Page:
Other influential factors highlighted by the frontline workers as contributing to harmful sexual attitudes and behaviours towards women and girls can be grouped into individual, community and society-level factors.

For factors that contributed at an individual level (such as sexual preoccupation, social isolation, and adverse traumatic childhood experiences), pornography can provide an outlet to act out and self-soothe.

For contributing factors at a community level (such as machismo and strict gender norms), pornography can fuel ‘locker room’ banter and prime social symbols of success.

And for contributing factors at a cultural level (such as sexualised media and lack of education/dialogue on healthy sexual relationships), pornography can reinforce and normalise sexual and aggressive behaviour, and reflect and fuel problematic narratives.

harmful sexual behaviours
The Second Report

The second report is The relationship between pornography use and harmful sexual behaviours and deals with the attitudes and behaviours of adult males. This seems to be a more useful direct contribution to the literature, as little has been published on the relationship between pornography use and harmful sexual behaviours towards women, from the perspective of those who work with individuals who have exhibited, or are at risk of exhibiting, this behaviour.

This review found evidence of an influential relationship between use of pornography and harmful sexual attitudes and behaviours towards women. While the nature and strength of the relationship varies by study, the finding holds across multiple methodologies. A direct causal link cannot be established between these two variables as this would require impractical and unethical study conditions (forced exposure to pornography). The relationship is stronger for the use of violent pornography in particular. Findings suggest that pornography, alongside a number of other factors, contributes to a conducive context for sexual harm towards women.

Scope

The focus of this review is on legal pornography use and legal, yet harmful, attitudes and behaviours towards women. It focuses on the attitudes and behaviours of adult males. Evidence investigating the use of illegal pornography, including child pornography, was not included.

Findings

From the literature reviewed, four key attitudes and behaviours emerged where there is evidence for an influential relationship between the use of pornography and harmful attitudes and behaviours towards women and girls:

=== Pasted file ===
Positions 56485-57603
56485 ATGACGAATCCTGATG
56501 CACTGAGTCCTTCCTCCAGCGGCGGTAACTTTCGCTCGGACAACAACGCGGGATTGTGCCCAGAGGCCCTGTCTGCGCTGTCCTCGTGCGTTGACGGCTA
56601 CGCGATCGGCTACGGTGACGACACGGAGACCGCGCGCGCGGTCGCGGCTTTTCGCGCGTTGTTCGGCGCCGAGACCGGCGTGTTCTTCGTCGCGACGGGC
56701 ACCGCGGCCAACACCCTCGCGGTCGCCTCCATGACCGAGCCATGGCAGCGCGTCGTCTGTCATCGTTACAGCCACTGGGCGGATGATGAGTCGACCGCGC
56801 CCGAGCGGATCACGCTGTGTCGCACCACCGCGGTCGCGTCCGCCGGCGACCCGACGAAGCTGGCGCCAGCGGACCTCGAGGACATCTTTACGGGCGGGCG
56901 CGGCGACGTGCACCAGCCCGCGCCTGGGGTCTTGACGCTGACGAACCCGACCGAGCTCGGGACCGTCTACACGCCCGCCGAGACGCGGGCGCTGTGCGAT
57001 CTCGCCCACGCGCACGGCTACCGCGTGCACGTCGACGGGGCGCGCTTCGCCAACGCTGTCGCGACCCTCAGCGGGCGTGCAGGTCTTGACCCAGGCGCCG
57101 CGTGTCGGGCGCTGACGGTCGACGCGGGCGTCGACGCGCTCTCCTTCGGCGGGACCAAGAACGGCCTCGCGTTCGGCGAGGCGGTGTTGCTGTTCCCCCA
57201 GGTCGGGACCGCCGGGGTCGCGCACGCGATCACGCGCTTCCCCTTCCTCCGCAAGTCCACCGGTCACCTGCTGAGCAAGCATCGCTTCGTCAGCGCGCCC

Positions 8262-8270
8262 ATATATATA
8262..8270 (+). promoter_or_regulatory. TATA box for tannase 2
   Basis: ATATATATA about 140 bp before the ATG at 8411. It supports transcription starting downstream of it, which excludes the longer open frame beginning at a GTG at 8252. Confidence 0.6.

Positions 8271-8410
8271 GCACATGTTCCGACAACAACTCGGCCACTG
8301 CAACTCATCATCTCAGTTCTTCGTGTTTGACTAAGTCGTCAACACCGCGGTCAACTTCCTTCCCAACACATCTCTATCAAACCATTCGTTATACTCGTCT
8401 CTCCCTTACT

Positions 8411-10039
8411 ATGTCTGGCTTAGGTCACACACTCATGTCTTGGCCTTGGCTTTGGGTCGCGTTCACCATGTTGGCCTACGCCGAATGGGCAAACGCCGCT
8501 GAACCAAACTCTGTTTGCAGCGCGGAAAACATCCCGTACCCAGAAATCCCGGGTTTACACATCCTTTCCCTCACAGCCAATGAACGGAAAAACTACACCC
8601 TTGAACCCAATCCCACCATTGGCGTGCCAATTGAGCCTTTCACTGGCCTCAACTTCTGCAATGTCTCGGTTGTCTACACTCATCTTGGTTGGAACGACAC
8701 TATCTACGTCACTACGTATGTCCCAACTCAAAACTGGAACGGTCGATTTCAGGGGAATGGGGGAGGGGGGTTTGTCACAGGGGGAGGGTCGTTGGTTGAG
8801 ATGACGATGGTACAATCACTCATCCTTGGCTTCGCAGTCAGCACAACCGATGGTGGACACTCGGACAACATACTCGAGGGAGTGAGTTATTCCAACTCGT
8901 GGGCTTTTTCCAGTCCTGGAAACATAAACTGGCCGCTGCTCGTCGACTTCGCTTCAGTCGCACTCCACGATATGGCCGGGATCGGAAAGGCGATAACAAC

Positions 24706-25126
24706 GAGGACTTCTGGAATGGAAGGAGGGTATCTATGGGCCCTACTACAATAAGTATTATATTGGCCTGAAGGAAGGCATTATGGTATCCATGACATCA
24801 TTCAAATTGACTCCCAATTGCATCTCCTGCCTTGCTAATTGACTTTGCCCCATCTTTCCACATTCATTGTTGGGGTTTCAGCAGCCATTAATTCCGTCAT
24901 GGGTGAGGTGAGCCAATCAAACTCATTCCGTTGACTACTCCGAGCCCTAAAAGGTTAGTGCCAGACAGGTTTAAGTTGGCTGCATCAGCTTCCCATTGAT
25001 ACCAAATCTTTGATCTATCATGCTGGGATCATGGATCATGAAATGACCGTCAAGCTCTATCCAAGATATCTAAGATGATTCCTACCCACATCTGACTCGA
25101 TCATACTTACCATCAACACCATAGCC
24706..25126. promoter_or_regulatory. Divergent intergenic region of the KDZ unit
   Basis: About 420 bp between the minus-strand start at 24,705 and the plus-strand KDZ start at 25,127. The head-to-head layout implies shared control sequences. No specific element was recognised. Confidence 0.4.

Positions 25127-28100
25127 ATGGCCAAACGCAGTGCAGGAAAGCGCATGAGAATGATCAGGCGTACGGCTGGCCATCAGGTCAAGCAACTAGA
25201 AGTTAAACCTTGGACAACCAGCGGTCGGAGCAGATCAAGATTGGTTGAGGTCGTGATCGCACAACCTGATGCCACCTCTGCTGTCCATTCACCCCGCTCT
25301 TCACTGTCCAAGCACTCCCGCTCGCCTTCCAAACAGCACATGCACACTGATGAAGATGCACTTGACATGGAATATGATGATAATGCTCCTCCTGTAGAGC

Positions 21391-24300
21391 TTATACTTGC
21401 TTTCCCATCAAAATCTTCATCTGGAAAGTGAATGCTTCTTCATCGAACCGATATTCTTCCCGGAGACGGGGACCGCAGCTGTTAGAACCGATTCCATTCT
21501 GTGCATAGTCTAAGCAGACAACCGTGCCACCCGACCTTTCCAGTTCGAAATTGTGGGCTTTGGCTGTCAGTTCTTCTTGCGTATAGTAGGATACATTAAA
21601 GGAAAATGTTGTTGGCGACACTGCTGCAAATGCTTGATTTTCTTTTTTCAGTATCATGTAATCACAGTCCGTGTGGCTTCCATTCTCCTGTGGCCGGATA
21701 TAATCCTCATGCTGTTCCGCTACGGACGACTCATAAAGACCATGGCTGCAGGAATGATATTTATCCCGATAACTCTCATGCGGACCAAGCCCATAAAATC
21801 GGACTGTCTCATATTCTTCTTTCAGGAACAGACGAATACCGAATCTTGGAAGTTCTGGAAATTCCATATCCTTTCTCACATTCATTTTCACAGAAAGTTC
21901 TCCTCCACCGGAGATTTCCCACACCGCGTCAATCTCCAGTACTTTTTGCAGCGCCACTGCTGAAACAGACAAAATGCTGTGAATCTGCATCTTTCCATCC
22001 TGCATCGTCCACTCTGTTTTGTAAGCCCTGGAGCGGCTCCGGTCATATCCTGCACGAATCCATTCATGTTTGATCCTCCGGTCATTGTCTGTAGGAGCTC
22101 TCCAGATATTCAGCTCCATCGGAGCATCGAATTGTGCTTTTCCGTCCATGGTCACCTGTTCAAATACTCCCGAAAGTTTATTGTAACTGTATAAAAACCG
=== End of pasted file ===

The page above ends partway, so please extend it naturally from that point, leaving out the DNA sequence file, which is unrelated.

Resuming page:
Viewing women as sex objects

The review found evidence of a significant relationship between the use of media that objectifies women (which includes pornography) and seeing women as sex objects. Seeing women as sex objects was in turn correlated with harmful attitudes towards women; specifically, attitudes supporting violence against women.

Shaping men’s sexual expectations of women

Literature reviewed showed the influence of pornography in providing a template for actual sexual behaviour. This has if men expect to play out violent and/or degrading interactions portrayed in pornography. There is evidence that use of pornography is associated with greater likelihood of desiring or engaging in sexual acts witnessed in porn, and a greater likelihood of believing women want to engage in these specific acts.

Acceptance of sexual aggression towards women

The review found a significant positive association between pornography use and attitudes supporting violence against women, with this relationship being significantly higher for sexually violent pornography.

Perpetration of sexual aggression

The review found evidence of an association between pornography and an increased likelihood of committing both verbal and physical acts of aggression, with a significantly stronger correlation with the use of violent pornography. Use of violent pornography and prior exposure to parental spousal abuse were the two strongest predictors of a first sexually violent act. The use of violent and degrading pornography was also found to be significantly associated with reduced self-reported willingness to intervene in a potential act of sexual violence.